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WGU scholarships aim to bridge digital divide

Updated September 18, 2020 - 8:50 am

Western Governors University will grant high-speed internet access and provide devices to new and current WGU students who need and can’t afford them through its Online Access Scholarship program.

The scholarship program is part of a broader WGU initiative aimed at working with policy makers and private industry to close the digital divide by providing more Americans access to reliable internet in their homes.

“Amid the Covid-19 pandemic, Nevada has one of the highest unemployment rates and the Las Vegas metro was hit harder than most of the country, which has highlighted the importance of reliable digital access for many aspects of life from telehealth to education, among other areas,” WGU Regional Vice President Rick Benbow said. “With so many residents now unemployed, this has forced many to eliminate Wi-Fi from their household budgets, making it impossible to study and learn online at a time when adding new skills is more important than ever.

“It’s also at a time when many students’ children need to participate in remote education as well. This program, which will enable these students and their families to study and learn from the safety of their homes, is one of the ways we are removing the barriers to learning opportunities.”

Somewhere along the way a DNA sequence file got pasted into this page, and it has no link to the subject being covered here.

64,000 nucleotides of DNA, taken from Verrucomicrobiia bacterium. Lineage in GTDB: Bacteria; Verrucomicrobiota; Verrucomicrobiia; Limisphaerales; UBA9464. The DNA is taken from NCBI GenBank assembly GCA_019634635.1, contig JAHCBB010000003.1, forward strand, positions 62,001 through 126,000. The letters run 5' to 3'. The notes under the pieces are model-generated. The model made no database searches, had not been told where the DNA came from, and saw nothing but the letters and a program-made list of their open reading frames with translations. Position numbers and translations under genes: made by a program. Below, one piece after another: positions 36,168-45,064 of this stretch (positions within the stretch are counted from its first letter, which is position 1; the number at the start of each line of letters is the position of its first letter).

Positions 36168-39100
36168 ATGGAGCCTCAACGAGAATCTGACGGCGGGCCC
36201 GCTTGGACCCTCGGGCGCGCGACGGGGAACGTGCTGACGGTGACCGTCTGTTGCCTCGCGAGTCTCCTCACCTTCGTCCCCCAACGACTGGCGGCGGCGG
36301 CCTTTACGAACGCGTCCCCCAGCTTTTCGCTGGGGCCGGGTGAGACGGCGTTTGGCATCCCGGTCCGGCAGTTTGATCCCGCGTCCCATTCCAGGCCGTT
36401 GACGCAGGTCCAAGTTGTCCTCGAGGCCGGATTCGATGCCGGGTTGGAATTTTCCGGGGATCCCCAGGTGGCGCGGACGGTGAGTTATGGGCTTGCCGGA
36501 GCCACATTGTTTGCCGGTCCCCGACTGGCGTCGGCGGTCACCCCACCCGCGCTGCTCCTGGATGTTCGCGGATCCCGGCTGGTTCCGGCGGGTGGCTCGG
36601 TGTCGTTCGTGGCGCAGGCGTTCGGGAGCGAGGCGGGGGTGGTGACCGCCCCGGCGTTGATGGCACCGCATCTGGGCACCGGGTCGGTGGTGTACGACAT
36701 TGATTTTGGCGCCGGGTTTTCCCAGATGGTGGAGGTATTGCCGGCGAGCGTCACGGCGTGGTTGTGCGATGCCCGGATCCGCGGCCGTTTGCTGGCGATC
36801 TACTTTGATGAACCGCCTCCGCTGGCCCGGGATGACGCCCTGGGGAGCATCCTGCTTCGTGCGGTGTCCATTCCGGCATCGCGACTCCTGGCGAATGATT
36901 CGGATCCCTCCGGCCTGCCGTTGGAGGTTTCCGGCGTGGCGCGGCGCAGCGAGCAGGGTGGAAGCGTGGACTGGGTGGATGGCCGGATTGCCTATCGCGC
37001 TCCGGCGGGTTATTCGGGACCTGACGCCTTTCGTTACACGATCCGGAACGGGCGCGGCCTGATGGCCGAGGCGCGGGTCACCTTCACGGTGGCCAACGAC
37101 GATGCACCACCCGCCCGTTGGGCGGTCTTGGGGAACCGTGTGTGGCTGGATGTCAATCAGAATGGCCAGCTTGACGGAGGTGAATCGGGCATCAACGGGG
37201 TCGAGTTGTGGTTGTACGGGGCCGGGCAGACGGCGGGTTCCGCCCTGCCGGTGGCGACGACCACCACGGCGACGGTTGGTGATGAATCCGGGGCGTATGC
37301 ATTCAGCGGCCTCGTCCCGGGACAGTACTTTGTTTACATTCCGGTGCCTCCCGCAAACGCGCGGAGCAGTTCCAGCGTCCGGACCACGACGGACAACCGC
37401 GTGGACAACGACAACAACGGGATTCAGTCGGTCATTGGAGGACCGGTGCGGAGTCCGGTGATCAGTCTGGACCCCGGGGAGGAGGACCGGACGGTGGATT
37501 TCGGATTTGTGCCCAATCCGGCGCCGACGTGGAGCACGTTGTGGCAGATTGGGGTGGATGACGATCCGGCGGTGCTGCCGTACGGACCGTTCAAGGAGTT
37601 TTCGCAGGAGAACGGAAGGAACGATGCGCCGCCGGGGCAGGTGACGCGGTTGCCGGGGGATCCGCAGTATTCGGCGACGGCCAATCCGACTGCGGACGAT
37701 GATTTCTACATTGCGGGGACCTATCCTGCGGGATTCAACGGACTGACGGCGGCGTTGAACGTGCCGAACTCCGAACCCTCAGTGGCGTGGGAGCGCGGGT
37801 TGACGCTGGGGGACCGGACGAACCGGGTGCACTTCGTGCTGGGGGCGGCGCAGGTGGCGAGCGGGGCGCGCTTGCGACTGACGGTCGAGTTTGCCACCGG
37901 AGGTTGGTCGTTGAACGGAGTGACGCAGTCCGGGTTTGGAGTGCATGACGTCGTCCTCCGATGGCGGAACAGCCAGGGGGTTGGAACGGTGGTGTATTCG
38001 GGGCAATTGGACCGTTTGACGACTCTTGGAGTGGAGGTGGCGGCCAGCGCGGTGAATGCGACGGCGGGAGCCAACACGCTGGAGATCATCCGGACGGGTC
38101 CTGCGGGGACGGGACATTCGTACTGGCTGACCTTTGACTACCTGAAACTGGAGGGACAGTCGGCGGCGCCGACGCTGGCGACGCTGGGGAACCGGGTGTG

According to the Federal Communications Commission, approximately 7.3 percent of Nevada residents lack broadband access, compared to 6.5 percent of residents across the nation, and many more are unable to afford broadband service. In one of Nevada’s 17 counties, at least half of all residents lack broadband access.

Covid-19 has compounded the problem, creating economic hardships for millions of Americans while also making online access more important than ever. The pandemic has driven double-digit growth for broadband in the span of a couple of weeks. A recent report by OpenVault found that average broadband consumption at the end of the first quarter in 2020 rose to 402.5GB per user, an increase of 47% compared to the first quarter of 2019’s average of 273.5 GB.

For those whose jobs have been affected by the pandemic, returning to school to prepare for new career opportunities is critical. The loss of income, however, might make it impossible to pay for broadband services students need to return to school. WGU’s Online Access Scholarship will support this need by allowing students to learn from the safety of their homes.

WGU is attacking the digital divide problem on several fronts beyond the Online Access Scholarship. These include a partnership with the National Governors Association to identify problems, resources and solutions; advocating for policies that improve and expand the nation’s digital infrastructure; and coalition-building efforts that will help raise awareness of broadband inequities.

“The digital divide learning gap is a major issue, and WGU is committed to removing this barrier for many students with long-term and short-term solutions,” WGU President Scott Pulsipher said. “We are providing scholarships while also advocating for a nationwide infrastructure plan that will make broadband available to every American, regardless of income or geography. We invite like-minded partners from education and noneducation sectors alike to join us in the effort.”

More information on WGU’s Online Access Scholarship is available at www.wgu.edu/access and by calling 385-428-3125.

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